The Indian bourgeoisie represented by the Indian corporate houses, including Reliance, Tatas, Birlas, Bharti and some others, have also welcomed the policy announcement.

Indian corporate monopolies who have already established trading chains in the country are on an expansionary imperialist course. They are 49% partners in the monopoly capitalist offensive to gain control over trade. They are counting on becoming bigger on the strength of their partnership with the global giants. Till recently, they were insisting that FDI must be allowed only in single-brand and not in multi-brand retail, so as to protect their territory from foreign competition. Now the majority of them have realised that to become 49% partners with global giants is the quickest route to gain control over the lucrative retail market of our country.

The Indian bourgeoisie is part of the capitalist imperialist system and therefore, inextricably tied up with the global economy. It has invested capital abroad where it has seen avenues for making profits. At the same time, it desperately seeks foreign investment in India to preserve and consolidate its control over the Indian economy in collaboration with the foreign capitalists. The Indian bourgeoisie is also experiencing a severe economic crisis as part of the global economic crisis. It is under pressures from global finance capital; it has to concede to the demands of potential investors, while at the same time defending its own interests. All this is  resulting in the even more closer integration of India into the imperialist system. The FDI policy liberalisation in general, and the policy of FDI in retail trade in particular, must be seen in this context.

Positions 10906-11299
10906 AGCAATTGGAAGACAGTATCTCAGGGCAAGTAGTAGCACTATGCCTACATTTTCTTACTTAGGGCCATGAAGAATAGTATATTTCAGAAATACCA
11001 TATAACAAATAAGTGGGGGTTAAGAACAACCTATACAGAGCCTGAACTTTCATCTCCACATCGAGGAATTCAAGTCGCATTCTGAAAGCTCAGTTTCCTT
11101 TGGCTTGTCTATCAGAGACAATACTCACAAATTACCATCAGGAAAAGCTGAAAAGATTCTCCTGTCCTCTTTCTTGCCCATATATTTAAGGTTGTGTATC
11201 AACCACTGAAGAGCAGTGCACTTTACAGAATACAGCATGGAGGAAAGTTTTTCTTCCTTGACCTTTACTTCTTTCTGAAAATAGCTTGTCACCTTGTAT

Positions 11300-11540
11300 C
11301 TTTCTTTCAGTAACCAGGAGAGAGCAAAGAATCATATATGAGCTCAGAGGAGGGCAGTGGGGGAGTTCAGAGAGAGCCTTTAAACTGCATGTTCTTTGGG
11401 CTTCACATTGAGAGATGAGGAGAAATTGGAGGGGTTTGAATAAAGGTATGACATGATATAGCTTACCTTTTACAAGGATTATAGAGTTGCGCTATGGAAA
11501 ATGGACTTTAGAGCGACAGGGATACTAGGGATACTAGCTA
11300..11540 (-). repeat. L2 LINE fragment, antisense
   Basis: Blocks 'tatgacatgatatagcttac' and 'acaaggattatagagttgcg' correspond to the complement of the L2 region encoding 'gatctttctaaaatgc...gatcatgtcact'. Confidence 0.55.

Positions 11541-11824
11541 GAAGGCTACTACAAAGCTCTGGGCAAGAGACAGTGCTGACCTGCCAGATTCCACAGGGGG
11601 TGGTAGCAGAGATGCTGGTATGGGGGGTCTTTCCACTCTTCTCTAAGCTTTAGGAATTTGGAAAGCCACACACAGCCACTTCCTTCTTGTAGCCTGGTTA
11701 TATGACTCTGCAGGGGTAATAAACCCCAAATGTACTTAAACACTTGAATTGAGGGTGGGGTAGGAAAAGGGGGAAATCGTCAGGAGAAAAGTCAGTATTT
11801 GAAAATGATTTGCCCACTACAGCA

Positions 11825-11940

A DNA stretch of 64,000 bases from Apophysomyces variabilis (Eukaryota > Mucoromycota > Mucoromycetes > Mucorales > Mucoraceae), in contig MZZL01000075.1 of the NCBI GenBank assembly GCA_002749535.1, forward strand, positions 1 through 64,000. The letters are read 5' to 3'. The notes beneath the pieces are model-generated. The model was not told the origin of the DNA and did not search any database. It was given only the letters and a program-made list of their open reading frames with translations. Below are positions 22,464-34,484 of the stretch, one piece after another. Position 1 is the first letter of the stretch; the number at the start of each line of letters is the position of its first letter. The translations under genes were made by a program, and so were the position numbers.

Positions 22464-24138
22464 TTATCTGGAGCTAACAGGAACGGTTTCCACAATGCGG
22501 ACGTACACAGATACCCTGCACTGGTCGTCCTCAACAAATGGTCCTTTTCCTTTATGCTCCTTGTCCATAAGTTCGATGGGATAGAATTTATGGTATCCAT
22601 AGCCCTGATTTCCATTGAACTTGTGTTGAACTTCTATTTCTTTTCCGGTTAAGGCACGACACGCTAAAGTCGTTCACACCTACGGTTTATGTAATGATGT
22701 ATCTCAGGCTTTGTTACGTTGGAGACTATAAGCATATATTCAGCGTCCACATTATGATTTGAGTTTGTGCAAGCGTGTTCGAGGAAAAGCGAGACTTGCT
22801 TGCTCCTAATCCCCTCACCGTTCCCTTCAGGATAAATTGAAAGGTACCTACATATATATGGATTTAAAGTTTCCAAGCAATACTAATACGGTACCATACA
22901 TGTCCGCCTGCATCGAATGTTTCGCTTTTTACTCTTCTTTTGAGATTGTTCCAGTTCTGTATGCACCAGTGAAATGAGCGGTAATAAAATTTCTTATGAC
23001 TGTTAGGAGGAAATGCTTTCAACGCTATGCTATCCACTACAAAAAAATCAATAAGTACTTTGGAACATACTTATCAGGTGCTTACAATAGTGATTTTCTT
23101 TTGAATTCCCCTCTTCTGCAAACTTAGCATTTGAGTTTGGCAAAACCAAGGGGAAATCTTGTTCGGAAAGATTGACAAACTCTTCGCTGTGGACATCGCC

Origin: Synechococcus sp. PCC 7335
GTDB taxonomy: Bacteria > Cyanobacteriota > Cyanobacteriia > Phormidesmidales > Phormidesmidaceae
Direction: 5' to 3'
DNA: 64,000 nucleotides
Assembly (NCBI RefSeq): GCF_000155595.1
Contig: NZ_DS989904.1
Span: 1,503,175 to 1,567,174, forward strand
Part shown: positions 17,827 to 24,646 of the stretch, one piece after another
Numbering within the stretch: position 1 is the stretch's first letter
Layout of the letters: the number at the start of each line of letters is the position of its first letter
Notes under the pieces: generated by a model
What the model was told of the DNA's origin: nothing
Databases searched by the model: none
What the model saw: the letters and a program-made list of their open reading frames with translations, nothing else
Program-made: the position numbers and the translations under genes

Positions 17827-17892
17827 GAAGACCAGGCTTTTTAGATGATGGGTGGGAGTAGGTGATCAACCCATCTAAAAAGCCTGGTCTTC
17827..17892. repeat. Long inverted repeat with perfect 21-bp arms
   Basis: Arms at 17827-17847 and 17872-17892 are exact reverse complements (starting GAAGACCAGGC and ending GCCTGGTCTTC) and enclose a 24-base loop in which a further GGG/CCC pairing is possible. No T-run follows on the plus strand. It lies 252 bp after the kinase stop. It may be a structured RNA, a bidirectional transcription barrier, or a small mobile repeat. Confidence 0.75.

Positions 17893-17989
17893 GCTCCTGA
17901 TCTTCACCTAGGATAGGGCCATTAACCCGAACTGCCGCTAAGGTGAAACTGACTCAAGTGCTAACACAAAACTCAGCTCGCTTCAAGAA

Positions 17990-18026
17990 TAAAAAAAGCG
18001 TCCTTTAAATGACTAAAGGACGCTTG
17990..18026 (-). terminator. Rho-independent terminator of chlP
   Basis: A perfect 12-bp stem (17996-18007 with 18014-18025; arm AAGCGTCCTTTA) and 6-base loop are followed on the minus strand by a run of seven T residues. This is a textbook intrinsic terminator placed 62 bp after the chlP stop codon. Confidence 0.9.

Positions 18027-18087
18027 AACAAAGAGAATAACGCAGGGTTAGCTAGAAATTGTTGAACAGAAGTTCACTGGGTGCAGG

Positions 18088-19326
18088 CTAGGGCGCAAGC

The Communist Ghadar Party calls on all those opposed to the monopoly capitalist offensive to unite and demand that foreign trade as well as wholesale internal trade be immediately nationalised and a modern universal public distribution system be established, covering essential agricultural and industrial consumption goods. The best alternative that is in the interests of the large majority in society is to socialise the ownership and control over trade. This means to establish public wholesale procurement and distribution, through a variety of public and private retail outlets. Peasant committees and cooperatives should supervise the fair procurement of farm produce. People’s committees in the towns must supervise the fair price shops where the final products are sold. State monopoly over wholesale trade will ensure that all retail outlets will have to rely on this single source for their supplies.

This is the only way that the interests of workers, peasants and all the working people will be secured. They must become the owners of the means of production and trade and thereby ensure that the livelihood of producers will be protected, that there will be security of jobs for those involved in the movement and distribution of essential goods and that working people in the towns and cities will have access to affordable and good quality food and other essential items of consumption.   


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Anand Sharma    FDI    Aug 16-31 2013    Political-Economy    Economy     Popular Movements